10 September 2014

How Much Cheese Do French People Eat?


Sometimes, I get asked if I like cheese - I am French, of course I do! It's like asking a German person if they drink beer or a Japanese person if they eat sushi - not just a stereotype but more of a cultural reality. Like 62% of French people, my family eats cheese daily. Yes, I have grown up on cheese at the end of each evening meal (and no I'm not obese). Cheese has its entire place in the French diet, it's not just a treat (the expensive ones are) but a way for us to meet our calcium requirements as we drink less milk than our European neighbours or Australians. 

With a 1,000 different types of cheese available to them French people eat 26.2 kg of cheese per year per person - the highest consumption rate not only in Europe but in THE WORLD! Emmental (quite similar to Gruyère or Swiss Cheese), camembert and chèvre (goat cheese) are the three most popular types of cheese in France. 

Oh and while we are at it - Two things French people don't do with their fromage:
  1. In France we do NOT eat cheese with crackers, but with fresh bread only (baguette or sourdough).
  2. In France we do NOT eat cheese at the start of a meal (or with pre-dinner drinks /aperitif), but strictly at the end of a meal, before dessert.

How often do you eat cheese? 
What is your favourite type?

Photo credit:
1. V. RIBAUT / Les Studios Associés / CNIEL

2. Mademoiselle Slimalicious

01 September 2014

Creamy Minted Zucchini Risotto

While risotto is not a highly popular dish in France, recipes for the classic Italian favourite abounds in Australia. My first attempt at cooking risotto at home dates back to nearly two years ago, after a work colleague convinced me that enjoying a creamy home made risotto was well worth the twenty minutes of constant stirring most recipes call for! 

Today's minted zucchini risotto recipe is simple yet delicious - a truly scrumptious vegetarian meal. My favourite thing about risotto: it is pure comfort food, perfect to beat the winter chills especially enjoyed with a glass of wine.

25 August 2014

Mum's Spanish Churros

I was born in France, but as you may know I'm half French, half Spanish. Dad was born in Madrid, Spain. My grand-parents immigrated to France in the late 1950's to escape the Spanish civil war. The European Union didn't exist at the time, so in order to live and work in France permanently, my dad and his family applied for French citizenship and gave up their Spanish passport. Grand-dad was a blacksmith (my surname actually does mean 'blacksmith' in Spanish) and Nan was a dress maker/tailor.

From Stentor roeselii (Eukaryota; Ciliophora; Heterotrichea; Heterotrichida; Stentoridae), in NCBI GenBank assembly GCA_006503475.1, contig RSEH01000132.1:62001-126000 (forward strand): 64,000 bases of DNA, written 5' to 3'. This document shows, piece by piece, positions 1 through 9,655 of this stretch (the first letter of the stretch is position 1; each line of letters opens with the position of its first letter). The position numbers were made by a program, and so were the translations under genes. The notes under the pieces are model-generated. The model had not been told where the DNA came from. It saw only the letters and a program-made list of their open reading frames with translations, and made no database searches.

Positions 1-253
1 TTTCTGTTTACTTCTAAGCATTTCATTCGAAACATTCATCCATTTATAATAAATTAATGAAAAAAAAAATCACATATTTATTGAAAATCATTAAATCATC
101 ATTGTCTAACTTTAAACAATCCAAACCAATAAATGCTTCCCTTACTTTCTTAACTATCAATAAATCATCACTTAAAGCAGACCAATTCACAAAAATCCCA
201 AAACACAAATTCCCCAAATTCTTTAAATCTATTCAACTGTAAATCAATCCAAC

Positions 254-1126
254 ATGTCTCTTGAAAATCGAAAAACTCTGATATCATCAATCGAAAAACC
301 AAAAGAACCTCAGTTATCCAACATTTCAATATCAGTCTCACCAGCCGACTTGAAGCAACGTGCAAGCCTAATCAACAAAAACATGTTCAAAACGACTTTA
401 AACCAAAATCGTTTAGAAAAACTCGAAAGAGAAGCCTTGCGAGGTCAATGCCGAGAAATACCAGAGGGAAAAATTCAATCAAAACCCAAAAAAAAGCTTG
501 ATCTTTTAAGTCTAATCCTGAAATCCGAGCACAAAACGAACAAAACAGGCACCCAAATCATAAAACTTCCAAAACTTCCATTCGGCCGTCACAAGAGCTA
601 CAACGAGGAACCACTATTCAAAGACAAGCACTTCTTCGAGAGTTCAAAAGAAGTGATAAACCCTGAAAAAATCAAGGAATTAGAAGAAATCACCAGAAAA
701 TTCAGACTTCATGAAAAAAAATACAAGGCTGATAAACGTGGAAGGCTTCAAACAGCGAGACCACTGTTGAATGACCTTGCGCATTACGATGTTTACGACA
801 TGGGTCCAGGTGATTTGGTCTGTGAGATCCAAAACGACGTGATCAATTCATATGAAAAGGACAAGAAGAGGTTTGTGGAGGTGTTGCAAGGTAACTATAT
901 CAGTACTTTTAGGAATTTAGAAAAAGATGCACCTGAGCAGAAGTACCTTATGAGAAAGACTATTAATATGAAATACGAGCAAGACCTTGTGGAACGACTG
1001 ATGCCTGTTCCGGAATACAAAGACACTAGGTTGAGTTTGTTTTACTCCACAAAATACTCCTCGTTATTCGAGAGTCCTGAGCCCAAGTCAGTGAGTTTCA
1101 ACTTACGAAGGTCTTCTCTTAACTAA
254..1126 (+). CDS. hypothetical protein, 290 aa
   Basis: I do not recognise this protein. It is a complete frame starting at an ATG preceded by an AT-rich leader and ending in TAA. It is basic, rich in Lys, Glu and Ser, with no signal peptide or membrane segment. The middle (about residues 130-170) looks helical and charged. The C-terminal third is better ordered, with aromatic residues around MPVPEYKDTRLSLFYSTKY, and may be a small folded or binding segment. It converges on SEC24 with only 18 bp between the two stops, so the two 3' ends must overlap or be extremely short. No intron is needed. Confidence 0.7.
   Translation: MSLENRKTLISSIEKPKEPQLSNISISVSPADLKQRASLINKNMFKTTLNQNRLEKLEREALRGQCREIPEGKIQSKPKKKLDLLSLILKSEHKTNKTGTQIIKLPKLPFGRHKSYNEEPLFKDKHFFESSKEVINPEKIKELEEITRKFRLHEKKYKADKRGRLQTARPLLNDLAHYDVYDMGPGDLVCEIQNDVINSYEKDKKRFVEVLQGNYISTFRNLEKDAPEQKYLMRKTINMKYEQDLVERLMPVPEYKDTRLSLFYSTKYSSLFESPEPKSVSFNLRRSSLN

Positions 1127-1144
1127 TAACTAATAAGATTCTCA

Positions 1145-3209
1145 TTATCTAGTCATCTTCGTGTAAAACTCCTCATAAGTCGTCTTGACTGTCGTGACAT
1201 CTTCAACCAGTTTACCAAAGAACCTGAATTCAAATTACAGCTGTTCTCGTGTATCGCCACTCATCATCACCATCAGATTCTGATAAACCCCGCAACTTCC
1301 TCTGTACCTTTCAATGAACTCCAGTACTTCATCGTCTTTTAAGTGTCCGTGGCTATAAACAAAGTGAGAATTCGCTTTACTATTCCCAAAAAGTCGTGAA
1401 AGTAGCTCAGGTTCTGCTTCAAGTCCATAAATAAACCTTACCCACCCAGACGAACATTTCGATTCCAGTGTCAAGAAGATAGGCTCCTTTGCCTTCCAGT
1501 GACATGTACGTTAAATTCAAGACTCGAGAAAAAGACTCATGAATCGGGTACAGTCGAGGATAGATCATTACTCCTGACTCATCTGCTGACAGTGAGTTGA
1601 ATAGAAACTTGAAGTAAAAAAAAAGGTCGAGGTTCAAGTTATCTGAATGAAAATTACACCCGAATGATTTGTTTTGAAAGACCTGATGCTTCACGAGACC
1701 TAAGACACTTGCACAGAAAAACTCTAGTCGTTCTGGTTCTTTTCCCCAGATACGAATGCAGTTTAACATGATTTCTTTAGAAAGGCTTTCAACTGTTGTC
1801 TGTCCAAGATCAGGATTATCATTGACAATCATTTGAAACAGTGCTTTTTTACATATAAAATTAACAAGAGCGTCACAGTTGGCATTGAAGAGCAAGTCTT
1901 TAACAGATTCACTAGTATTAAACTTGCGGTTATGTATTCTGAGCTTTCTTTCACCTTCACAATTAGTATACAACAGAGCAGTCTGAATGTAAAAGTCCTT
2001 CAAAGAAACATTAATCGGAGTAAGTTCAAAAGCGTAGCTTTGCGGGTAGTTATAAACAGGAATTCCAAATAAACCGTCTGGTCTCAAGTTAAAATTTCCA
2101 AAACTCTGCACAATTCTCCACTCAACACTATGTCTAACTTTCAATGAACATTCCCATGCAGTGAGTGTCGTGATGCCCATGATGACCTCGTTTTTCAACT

Although Dad always spoke to us in French at home, he never gave up his Spanish heritage and was always proud of his background. Growing up, I lived only a few hundred metres away from my Spanish grand-parents, we were very close, they taught me to speak Spanish and also introduced me to their delicious food. Spanish food has always been part of our every day life. We also travelled often to Spain for family holidays as we lived only a couple of hours drive from the border.

I am in France at the moment, staying with my parents and today I am sharing mum's churros recipe. 

  • 250g plain flour
  • 250 ml water
  • 1 tbsp sugar
  • 1 pinch of salt
  • Vegetable oil for frying

  1. Boil the water. Place the flour and sugar in a bowl.
  2. Add the hot water, while mixing until the dough is smooth. 
  3. Heat oil for frying in deep-fryer to about 190 degrees C. 
  4. Pipe thick strips of dough into hot oil using a pastry bag. 
  5. Fry until golden; drain on paper towels.
  6. Roll drained churros in sugar and serve.

Do you like churros?

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